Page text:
A divorce attorney gives pointers on how to disagree without causing a relationship rift.
If you're a Democrat and your husband or partner is a Republican, or vice versa, election time can be a real pressure cooker. It's like there's a fight brewing at all times, and anything (and everything!) can set you off.
You're not alone. Celeb divorce attorney Stacy D. Phillips says many personal relationships suffer during political races when couples hang on ferociously to their political views that differ from those of their mate's. But no matter how much mudslinging goes on between Obama and McCain, it is possible to keep the peace under your own roof. "No couple has to ruin his or her relationship or cause a permanent rift just because they are polarized on candidate choices or political views on propositions," Stacy says. Here are her top tips:
1. Agree to disagree. Talk openly about the fact that you are on opposite sides of the fence ... and what you plan to do about it ... as soon as possible.
2. Set some ground rules that both of you can honor. For instance, should or should you not talk about politics? If so, what are the boundaries for discussion? Should you post yard signs or shouldn't you? See if you can come to terms with some guidelines. Having specifics in place will preserve both your sanity and your relationship.
3. Consider refraining from any discussion about politics. Many couples who are staunch about their political beliefs are wise to refuse to discuss political points of view (especially if alcohol is involved). Refraining is something you both have to agree to and when you make such an agreement, keep it.
4. Employ a sense of humor at all times if you do get into heated discussions over your personal political preferences. Humor has a wonderful way of breaking tension and allowing your communication to hit the "refresh" button.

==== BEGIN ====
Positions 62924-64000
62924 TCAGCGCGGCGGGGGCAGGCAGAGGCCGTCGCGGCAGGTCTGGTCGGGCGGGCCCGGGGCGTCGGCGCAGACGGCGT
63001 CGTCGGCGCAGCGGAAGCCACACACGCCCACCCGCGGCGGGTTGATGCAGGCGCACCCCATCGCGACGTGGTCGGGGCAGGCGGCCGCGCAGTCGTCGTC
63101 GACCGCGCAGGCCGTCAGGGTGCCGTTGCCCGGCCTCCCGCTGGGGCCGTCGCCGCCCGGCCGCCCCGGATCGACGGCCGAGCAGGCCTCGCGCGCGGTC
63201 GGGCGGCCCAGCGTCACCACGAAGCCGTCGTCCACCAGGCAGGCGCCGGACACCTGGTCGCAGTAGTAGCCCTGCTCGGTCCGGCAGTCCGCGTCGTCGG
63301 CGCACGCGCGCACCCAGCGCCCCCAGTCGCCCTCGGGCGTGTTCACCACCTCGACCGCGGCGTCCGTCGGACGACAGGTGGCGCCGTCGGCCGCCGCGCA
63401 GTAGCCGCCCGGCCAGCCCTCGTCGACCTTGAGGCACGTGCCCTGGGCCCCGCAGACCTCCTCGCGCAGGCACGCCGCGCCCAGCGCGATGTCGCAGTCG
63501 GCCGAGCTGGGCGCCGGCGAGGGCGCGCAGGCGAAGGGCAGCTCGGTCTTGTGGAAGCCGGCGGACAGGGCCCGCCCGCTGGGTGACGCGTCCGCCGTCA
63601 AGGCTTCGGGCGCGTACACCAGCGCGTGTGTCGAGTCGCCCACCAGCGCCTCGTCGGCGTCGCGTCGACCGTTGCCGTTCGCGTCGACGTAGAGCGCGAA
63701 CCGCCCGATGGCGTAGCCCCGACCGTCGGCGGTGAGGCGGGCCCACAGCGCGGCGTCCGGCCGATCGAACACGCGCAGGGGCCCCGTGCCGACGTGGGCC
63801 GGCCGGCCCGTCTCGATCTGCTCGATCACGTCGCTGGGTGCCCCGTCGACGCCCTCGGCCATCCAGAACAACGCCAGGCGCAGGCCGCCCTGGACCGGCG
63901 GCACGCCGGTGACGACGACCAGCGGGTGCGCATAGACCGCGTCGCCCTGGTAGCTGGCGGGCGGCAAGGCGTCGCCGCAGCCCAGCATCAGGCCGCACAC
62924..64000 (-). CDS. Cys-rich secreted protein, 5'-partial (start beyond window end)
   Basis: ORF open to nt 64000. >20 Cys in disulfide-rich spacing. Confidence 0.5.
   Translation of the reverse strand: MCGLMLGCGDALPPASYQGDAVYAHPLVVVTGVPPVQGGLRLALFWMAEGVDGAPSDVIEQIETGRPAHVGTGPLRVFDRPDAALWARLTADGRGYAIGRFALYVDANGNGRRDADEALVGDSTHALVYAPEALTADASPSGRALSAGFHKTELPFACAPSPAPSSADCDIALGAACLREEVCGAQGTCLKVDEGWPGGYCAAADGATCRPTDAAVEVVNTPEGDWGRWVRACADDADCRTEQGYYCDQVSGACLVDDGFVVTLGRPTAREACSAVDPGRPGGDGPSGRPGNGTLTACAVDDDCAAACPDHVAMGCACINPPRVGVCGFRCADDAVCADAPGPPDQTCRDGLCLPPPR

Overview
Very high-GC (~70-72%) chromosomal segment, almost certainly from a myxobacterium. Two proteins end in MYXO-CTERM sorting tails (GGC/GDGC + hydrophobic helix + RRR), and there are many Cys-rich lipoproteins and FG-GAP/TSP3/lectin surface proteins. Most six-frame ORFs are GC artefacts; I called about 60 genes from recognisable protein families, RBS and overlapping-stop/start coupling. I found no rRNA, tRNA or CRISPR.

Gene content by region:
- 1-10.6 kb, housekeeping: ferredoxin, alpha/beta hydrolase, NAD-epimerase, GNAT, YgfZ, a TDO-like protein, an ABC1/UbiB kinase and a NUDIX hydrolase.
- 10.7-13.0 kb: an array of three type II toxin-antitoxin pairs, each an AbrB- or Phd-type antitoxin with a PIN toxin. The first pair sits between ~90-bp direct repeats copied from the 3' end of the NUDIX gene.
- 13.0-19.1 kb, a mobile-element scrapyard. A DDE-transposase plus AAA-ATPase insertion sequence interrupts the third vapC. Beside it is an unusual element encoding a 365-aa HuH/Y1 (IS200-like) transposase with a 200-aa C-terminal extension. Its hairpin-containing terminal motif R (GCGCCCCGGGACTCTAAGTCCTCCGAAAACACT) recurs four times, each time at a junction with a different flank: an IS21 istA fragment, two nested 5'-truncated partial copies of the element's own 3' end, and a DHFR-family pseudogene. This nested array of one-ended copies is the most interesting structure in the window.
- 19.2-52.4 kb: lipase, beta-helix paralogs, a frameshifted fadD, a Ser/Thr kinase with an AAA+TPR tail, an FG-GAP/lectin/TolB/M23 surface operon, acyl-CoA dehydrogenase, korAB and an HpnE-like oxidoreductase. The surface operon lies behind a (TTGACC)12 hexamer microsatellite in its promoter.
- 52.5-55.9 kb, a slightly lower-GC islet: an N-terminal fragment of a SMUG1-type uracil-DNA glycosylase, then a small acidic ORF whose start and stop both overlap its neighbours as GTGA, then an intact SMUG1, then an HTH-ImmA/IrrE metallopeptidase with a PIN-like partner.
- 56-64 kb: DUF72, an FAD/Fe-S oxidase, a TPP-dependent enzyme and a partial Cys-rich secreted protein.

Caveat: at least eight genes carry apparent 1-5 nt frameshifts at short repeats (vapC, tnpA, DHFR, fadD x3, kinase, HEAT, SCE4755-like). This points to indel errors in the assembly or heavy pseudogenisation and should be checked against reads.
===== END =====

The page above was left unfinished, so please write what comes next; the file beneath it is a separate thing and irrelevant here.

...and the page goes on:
5. Set time limits for any political discussions and make sure each of you has equal time. When the timer goes off, resist the temptation to carry the discussion any further.
6. Focus on what you have in common immediately after you run out of breath spewing your political viewpoints. This election will come and go, but hopefully it will not take your relationship with it. Realize that disagreeing over politics is not a relationship-breaker. Focus on those aspects of your relationship that indicate you belong together.
7. Promise to make equal donations--or agree not to make any donations at all to either political party. Couples tend to resent one donating more than the other. Be fair, up front and honest, or risk having such silly deception impact your relationship adversely.
Stacy D. Phillips, managing partner at Phillips, Lerner, Lauzon & Jamra, Los Angeles, is a certified family law specialist and author of "Divorce: It's All About Control--How to Win the Emotional, Psychological and Legal Wars." Phillips represents many celebrities in film, television, music, sports, and politics.
If you and your man have opposite political views, how do you cope?